Even as timeshare companies have moved away from the standard soft option of set-in-stone “weeks” and toward the even softer option of “points,” their tactics and the lies they tell have multiplied. As have the number of people they loop into their schemes. The whole business model is built on lies—of commission and omission.
When the ordinary practice in the industry was selling set weeks in a given year, salespeople would often resort to lies in the sales pitch to get people to sign on. These included promising—verbally, but not in the contract—that “owners” would have access to amenities that would never materialize in fact, that the maintenance fees would stay at the same rate (they never do), that the timeshare could be considered an investment (they only go down in value, never up). But at the very least the more reputable (I hold my nose while typing that word in this context) companies reserved the week promised in the contract for the “owner’s” use.
But the timeshare industry is always on the search for ways to increase their profit margin, and when the sale of each week at a timeshare meant they couldn’t re-sell that space for the same week, they felt they were losing somehow. (Only a crook would feel that way, but that gives you some idea of who we’re dealing with here.)
Enter the “points” concept. A class action lawsuit filed in late summer 2019 in the central district of Florida alleged that Wyndham (a large timeshare resort company) was engaged in selling these timeshare points to people.
Points can be looked at as being similar to credits at an arcade. You exchange your money (via a binding contract) for something more ephemeral that are only worth anything within the infrastructure of that company. Every year you then exchange those “points” for time in a facility.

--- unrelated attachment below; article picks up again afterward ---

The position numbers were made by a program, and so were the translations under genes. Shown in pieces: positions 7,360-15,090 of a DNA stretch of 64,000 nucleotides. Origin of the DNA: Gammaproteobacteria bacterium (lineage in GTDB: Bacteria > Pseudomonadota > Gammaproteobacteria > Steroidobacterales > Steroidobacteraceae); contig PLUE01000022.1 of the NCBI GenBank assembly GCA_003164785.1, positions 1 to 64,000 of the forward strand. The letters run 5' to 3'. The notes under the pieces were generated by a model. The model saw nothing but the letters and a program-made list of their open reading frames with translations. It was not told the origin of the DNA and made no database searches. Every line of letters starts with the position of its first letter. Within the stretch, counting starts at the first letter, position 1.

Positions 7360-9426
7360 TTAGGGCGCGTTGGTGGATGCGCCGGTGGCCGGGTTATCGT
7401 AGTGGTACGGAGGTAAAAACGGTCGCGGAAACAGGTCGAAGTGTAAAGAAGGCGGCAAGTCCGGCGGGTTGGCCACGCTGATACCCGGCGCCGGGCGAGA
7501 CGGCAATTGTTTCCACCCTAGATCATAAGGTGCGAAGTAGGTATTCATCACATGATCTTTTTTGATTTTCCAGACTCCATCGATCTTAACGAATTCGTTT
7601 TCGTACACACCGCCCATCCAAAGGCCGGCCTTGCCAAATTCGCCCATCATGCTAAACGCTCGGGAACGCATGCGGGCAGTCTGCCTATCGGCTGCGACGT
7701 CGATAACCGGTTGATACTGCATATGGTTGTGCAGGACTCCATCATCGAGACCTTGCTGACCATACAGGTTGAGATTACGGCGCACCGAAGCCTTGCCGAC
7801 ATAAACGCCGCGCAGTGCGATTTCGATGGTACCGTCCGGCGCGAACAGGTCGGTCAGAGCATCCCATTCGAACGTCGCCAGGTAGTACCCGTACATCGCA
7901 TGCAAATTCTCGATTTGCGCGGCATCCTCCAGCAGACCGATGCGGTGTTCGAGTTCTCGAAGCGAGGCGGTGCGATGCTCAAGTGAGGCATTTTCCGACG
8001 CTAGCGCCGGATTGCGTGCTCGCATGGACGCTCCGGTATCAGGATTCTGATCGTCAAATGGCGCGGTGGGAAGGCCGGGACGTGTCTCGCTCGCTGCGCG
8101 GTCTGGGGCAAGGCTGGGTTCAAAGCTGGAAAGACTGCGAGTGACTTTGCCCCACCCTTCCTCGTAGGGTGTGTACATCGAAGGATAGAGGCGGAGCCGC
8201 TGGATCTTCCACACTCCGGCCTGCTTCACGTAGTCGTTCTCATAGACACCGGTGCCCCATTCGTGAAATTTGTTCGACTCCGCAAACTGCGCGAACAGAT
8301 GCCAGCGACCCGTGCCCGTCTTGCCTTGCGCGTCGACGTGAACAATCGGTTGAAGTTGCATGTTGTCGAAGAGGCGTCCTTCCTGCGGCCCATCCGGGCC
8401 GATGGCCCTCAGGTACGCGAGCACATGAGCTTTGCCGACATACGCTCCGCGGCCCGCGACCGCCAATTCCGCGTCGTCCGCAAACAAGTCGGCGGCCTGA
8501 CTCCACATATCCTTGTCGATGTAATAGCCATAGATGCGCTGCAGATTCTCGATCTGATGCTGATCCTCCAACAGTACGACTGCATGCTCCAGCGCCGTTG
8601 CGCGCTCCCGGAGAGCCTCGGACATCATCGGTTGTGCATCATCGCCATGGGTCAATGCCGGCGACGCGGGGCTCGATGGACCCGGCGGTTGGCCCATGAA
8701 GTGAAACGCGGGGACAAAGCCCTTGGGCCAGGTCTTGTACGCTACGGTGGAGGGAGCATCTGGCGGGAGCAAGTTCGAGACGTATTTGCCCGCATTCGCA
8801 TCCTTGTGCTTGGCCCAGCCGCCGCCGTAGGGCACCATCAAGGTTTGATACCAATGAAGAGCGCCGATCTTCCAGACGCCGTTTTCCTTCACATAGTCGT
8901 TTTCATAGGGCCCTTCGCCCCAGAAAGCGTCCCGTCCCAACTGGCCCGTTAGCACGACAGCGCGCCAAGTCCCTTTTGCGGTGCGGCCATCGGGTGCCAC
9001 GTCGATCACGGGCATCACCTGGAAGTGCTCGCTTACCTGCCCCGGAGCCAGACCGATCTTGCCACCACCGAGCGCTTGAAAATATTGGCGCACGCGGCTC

What they offer you is that these “points” give you more (!) freedom—you can exchange them for time at a number of their ever-expanding resort locations, rather than being held captive by (their previous model of) a single location—and even better, it’s not the same week in a year every year! Freedom!
Except the way it plays out—which Wyndham was accused of not notifying buyers about—is that every points owner is then in competition for the same highly-sought-after locations during the same highly-sought-after times of the year (spring break, anyone)? That just makes points the same as trying to book a hotel in such a place at such a time—except you can’t just decide not to bother with the expense, because you’ve already spent the money. And you will continue to, indefinitely.
At The People’s Advocate, we are passionate about standing up for the victims of these deceptive, criminal practices. Attorney Joe Brien has decades of experience at confronting these doers of ill deeds. Contact us if you’ve fallen prey to these tactics and found yourself down thousands of dollars as a result—we can try to get that contract annulled. But (and this is no sales tactic): act fast! The time you have to rescind these contracts is distressingly limited by law.